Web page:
It’s hard to praise China’s environmental efforts with a straight face. The giant country is in the throes of an industrial revolution that have left its skies darkened by soot, its rivers poisoned and many of its people sick. Yet China is showing some signs of a turnaround, including a new recycling bill and a movement to keep Beijing clean following the Olympics.

The bill passed by China’s National People’s Congress during its closing session last Friday, and signed into law by President Hu Jintao, mandates changes in industry and government, the most polluting entities in China. The central government will begin monitoring heavy manufacturing, construction, electricity generation and other industries in hopes of lowering emissions and reducing consumption.

Among the steps taken by the bill are measures to conserve water and move away from oil toward natural gas and renewables; the Daily Mail has more details. Also included is a push to have government adopt renewable sources like solar power for their needs. Under the law, China could set itself on the path of becoming a major buyer of cleantech goods, in both its public and private sectors.

Also of note are the 400,000 residents of Beijing who have joined online discussions about keeping the city tidy. The city went through a number of elaborate contortions in an attempt to clean its air for the Olympics, including forcing a scheme on its citizens to only allow half of the city’s cars on its roads on any given day, based on license plate numbering.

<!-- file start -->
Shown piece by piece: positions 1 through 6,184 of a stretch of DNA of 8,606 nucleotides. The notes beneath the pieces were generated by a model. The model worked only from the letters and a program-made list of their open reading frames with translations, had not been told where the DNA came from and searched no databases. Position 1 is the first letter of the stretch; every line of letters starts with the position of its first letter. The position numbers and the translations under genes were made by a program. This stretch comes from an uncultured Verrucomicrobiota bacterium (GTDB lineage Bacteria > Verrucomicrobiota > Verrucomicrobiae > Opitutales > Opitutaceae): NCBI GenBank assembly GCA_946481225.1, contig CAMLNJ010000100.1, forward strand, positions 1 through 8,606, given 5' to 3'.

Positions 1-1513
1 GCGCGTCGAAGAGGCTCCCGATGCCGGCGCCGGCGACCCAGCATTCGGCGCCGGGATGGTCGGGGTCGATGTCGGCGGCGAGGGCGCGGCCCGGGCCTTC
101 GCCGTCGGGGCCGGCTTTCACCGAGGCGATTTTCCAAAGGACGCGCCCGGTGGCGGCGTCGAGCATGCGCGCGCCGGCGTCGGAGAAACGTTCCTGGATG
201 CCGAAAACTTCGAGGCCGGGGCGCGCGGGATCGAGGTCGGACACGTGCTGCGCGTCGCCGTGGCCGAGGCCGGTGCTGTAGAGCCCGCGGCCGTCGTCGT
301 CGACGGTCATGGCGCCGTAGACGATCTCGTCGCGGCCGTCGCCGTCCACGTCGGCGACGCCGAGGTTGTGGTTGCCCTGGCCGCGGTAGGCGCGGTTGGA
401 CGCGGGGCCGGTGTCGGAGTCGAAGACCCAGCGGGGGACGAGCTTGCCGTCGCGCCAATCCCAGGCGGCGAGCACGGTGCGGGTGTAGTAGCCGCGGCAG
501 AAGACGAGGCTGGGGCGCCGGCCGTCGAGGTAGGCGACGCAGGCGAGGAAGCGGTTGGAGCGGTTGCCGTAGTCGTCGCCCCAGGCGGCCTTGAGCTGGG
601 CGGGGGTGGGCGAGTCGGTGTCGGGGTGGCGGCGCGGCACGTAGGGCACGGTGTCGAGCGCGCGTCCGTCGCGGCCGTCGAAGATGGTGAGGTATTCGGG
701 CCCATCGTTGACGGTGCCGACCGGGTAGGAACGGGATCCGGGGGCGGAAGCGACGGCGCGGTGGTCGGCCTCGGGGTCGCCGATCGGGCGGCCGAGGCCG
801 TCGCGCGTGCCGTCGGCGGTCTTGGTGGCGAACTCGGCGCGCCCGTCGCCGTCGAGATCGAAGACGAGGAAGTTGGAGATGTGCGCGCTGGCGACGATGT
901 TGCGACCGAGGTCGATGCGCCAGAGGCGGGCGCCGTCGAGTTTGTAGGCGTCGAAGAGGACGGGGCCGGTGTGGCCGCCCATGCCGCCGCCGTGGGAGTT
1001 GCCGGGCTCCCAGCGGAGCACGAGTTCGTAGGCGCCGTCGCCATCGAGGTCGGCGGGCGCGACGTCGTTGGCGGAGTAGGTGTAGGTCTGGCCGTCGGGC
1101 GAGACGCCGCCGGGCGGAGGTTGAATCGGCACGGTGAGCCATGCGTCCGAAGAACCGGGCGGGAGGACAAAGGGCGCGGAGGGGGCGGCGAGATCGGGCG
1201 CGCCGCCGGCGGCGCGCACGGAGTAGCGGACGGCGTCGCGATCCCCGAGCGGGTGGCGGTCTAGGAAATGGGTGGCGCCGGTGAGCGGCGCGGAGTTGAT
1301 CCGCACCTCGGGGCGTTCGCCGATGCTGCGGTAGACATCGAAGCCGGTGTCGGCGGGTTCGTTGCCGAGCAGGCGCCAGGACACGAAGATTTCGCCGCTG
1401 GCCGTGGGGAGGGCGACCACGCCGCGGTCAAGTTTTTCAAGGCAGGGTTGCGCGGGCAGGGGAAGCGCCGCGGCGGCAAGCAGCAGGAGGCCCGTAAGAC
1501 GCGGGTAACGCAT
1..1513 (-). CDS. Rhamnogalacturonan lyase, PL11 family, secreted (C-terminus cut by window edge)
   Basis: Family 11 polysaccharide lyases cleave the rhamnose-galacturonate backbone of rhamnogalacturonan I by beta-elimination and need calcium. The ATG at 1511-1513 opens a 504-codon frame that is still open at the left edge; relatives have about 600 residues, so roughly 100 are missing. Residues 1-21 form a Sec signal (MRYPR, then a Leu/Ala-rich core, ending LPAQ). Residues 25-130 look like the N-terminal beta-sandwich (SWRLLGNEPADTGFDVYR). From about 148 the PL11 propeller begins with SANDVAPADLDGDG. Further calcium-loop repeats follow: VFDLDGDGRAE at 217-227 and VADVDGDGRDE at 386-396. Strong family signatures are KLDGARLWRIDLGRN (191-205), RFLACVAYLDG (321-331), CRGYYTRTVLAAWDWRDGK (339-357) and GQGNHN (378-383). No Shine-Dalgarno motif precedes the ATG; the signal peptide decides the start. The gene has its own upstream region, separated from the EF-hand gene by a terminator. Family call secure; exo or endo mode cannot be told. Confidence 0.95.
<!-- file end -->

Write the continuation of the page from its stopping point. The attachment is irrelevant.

Surprisingly, it seems that many favor keeping the rule, along with other measures. It’s also worth noting that Beijing now plays host to one of the world’s fastest railways (state news agency Xinhua asserts that it is the fastest) between Beinjing and the nearby port city of Tianjin, which can carry millions each month.

The potential criticism for the new legislation, as well as Beijing’s initiatives, is that outside of the capital, the central government might not carry enough weigh to quickly change how business is done. Chinese provinces are known for their independence. Sometimes that means that they’re free to come up with forward-thinking plans of their own, like mandating energy-efficient lighting in a city, but that characteristic could work against the central authority in terms of sweeping environmental legislation.

But it’s encouraging that China is seriously thinking about its environmental impact. While the country last year surpassed the United States as the world’s largest greenhouse gas emitter, it has the potential to guide its growing infrastructure into more sustainable habits — as well as create a market for cleantech within its own borders.